Green America Celebrates Pride Month

Submitted by egreene on
Photo from a pride parade in Portland, Oregon, in 2017. Photo by Png Studios

In 2023, Pride Month means summer is here—stores fill up with rainbow merch and you might celebrate with some drag queens or throw confetti at a local parade. But the month isn’t about rainbow capitalism, it's about liberation, an active fight for people in lesbian, gay, bisexual, transgender, and queer communities. We use the acronym LGBTQ+ at Green America, adding the + to symbolize the many identities, such as intersex or asexual, not all named under LGBT, that fall under the queer umbrella.   

LGBTQ+ people have always existed, but in American culture, those identities were not just unaccepted but criminalized throughout history. There was a turning point in June 1969, when patrons, led by transgender women of color, at the New York City gay bar The Stonewall Inn fought back when police attacked them during a routine raid of gay bars. Protests where activists demanded the right to live openly popped up in New York and around the country. The first pride marches took place during the anniversary of the riots, in June 1970, in Chicago, Los Angeles, New York, and San Francisco. In 2015, the Supreme Court declared same-sex marriage legal in all 50 states. Stonewall was named a national monument in 2016, and for the 50th anniversary of the riot in 2019, five million LGBTQ+ people and allies marched in New York. Finally, the city’s police commissioner gave a formal apology for police actions that night in 1969.  

Now, Pride is celebrated in cities across the country and the world during different months of the year, besides June, which was first named Pride Month nationally by President Clinton in 1999. The community recognizes those who paved the way for living proudly and openly, such as Marsha P. Johnson, a drag queen and founding member of the Gay Liberation Front, who was one of the prominent figures of the activism following Stonewall. Also recognized in these events are the leaders and members of each LGBTQ+ community, who come from all different backgrounds and identities. 

Today, though being LGBTQ+ and out is more common and accepted than ever, anti-LGBTQ+ legislation is on the rise, which comes alongside homophobic and transphobic individuals with large public platforms. The American Civil Liberties Union is tracking 490 anti-LGBT+ laws in the 2023 legislative session alone, which disproportionally target transgender people and LGBTQ+ youth. Trans people and LGBTQ+ youth are also likely to face hate, bullying, and violence in their lives if they are not accepted by their families and communities. According to The Trevor Project, “LGBTQ youth are not inherently prone to suicide risk because of their sexual orientation or gender identity but rather placed at higher risk because of how they are mistreated and stigmatized in society.” The Trevor Project provides free and immediate crisis counseling by chat, phone, or text for LGBTQ+ young people (and will not turn people away due to age). The Trans Lifeline is run by and for trans people and provides peer support, even for people who are not in crisis or not sure they are trans.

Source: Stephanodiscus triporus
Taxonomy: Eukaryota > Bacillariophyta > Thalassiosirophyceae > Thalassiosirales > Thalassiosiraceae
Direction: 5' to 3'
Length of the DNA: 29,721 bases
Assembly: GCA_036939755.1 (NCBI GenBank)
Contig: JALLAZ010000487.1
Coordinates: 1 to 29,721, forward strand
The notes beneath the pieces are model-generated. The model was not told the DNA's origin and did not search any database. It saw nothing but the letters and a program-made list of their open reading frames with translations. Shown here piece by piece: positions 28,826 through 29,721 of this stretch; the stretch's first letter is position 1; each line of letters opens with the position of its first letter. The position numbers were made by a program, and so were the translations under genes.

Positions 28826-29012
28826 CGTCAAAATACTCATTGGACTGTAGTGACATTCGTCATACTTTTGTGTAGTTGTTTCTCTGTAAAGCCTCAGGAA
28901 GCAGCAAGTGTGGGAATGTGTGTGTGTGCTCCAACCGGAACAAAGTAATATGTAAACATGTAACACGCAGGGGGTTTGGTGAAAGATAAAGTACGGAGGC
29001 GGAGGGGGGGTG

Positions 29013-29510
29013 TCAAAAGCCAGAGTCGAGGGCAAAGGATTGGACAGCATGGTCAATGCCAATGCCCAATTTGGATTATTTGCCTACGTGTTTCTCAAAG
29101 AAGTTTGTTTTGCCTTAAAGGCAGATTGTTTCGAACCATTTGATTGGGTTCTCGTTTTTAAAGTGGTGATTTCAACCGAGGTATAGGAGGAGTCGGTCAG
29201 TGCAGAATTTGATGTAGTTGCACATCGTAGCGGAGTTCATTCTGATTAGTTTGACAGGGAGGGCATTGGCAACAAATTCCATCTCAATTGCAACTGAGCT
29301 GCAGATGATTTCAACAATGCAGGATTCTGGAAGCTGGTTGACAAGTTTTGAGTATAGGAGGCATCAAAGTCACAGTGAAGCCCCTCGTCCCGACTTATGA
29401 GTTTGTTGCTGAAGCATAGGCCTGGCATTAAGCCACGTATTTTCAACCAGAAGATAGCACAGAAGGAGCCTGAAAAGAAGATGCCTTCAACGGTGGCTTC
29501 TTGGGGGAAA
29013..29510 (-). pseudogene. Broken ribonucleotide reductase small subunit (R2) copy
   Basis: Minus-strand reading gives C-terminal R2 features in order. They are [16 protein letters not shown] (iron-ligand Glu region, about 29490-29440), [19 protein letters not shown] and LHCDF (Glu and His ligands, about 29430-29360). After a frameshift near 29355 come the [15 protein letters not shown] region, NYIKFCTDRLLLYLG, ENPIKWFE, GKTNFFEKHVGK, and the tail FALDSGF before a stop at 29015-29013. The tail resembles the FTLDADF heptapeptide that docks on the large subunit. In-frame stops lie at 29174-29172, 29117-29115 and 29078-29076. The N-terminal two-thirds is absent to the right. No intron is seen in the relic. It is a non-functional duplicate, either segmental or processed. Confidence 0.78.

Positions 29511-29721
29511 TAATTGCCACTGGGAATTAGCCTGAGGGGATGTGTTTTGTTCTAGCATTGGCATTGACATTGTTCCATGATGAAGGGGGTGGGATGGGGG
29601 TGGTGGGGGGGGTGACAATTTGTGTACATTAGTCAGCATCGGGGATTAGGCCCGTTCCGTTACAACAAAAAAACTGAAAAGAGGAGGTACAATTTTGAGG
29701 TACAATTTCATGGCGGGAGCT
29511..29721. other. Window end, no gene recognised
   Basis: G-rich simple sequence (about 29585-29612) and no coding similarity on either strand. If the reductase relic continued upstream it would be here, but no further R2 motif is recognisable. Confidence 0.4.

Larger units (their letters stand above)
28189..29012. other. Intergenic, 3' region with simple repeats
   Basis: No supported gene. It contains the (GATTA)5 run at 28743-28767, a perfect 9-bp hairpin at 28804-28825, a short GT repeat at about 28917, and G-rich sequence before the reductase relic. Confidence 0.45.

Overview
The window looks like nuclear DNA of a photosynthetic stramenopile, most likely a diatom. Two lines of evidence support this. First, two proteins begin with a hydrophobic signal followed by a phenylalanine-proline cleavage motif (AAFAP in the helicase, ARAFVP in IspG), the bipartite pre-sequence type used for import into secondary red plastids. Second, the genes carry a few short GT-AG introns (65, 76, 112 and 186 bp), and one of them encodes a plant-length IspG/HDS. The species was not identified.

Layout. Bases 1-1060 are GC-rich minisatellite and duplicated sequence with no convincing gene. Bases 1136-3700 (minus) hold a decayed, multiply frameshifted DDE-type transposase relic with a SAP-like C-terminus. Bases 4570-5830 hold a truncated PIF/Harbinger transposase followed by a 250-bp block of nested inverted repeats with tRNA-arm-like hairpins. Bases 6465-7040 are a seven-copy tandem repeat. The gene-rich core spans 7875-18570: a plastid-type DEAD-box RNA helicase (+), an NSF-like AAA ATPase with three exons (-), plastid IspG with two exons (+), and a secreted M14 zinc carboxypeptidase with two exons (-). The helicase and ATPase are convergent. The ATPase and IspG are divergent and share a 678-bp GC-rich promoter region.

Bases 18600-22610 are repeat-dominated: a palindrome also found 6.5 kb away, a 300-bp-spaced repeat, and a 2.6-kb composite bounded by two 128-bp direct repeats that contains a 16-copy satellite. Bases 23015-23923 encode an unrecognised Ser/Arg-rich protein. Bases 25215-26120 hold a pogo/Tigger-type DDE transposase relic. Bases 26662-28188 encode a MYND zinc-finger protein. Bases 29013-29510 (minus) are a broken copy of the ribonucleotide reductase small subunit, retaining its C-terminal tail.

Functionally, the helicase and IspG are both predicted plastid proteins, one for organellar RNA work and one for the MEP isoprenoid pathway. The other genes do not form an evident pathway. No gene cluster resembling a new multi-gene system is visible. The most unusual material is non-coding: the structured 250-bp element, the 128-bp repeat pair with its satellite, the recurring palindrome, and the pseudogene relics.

As with all heritage months, we celebrate our differences, acknowledge historical victories and setbacks, and fight for justice for people who may be of different backgrounds than oneself. This month brings us together to remember, honor, and be inspired by LGBTQ+ pride and history as well as the countless individuals of those backgrounds who have made tremendous contributions to our country. We also highlight the continued fight for equality. 

To help enhance your celebration with content you can use all year long, Green America is pleased to share Pride resources that highlight accomplishments and the justice still needed in society, the economy, and the environment. We do this as a reflection of our vision: “to work for a world where all people have enough, where all communities are healthy and safe, and where the abundance of the Earth is preserved for all the generations to come.”  

Together, let’s celebrate and recommit ourselves to building a just society.  


Untraditional Bonds, Unconditional Care 

How historians are documenting the lives of transgender people 

Library of Congress – Pride Month History 


Why LGBTQ Inclusivity is Good for Business 

For LGBTQ People, Anti-Discrimination Advances Could Lessen Barriers to Economic Inclusion 

LGBTC Economic Security 

America’s LGBT Economy Report 

Social Justice 

Take Action Against Trans Hate in Your State 

ACLU Podcast: Why and How Trans Hate is Spreading 

Supporting the Transgender People in Your Life: A Guide to Being a Good Ally 

We Must Fight Trans Disinformation 

PFLAG: Join the Fight 


Queering Outdoor Spaces Heals People and the Earth 

We Grow Where We Go: LGBTQ+ Farmers Put Down Roots 

Striking a Pose in Sustainable Drag 

Why Queer Liberation is an Environmental Justice Issue 

Nature is Queer. Queer Ecologists Want us to Learn From it 


Virtual Pride Trivia  

Inclusive Spaces: LGBTQIA+ Places and Stories (Virtual) 

Beyond Pride Month: Usualising LGBT+ Inclusion (Virtual) 

Here to Stay: Transgender Trailblazers Throughout History (Virtual) 

In person event: Native Pride Extravaganza American Indian Museum 6/23 

Search “Pride” and your city or state to find celebrations and ways to volunteer near you 

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